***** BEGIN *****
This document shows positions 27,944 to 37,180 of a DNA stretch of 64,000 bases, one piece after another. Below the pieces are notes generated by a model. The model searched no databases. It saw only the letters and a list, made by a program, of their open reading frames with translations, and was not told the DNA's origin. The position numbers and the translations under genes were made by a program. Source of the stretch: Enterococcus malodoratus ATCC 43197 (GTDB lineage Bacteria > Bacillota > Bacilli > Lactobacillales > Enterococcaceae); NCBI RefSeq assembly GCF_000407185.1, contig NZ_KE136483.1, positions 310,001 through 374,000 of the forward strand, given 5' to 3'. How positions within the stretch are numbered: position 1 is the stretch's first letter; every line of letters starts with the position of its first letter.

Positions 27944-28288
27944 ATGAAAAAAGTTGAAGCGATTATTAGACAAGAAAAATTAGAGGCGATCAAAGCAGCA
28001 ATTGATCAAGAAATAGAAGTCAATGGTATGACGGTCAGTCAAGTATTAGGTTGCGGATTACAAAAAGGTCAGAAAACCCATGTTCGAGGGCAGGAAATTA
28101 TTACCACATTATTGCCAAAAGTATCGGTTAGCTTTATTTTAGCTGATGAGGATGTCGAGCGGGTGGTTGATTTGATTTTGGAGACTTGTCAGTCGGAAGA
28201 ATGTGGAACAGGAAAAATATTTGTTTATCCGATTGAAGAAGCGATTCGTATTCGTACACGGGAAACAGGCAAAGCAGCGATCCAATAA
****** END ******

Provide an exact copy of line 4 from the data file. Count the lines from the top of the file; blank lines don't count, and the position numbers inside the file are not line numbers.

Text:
28001 ATTGATCAAGAAATAGAAGTCAATGGTATGACGGTCAGTCAAGTATTAGGTTGCGGATTACAAAAAGGTCAGAAAACCCATGTTCGAGGGCAGGAAATTA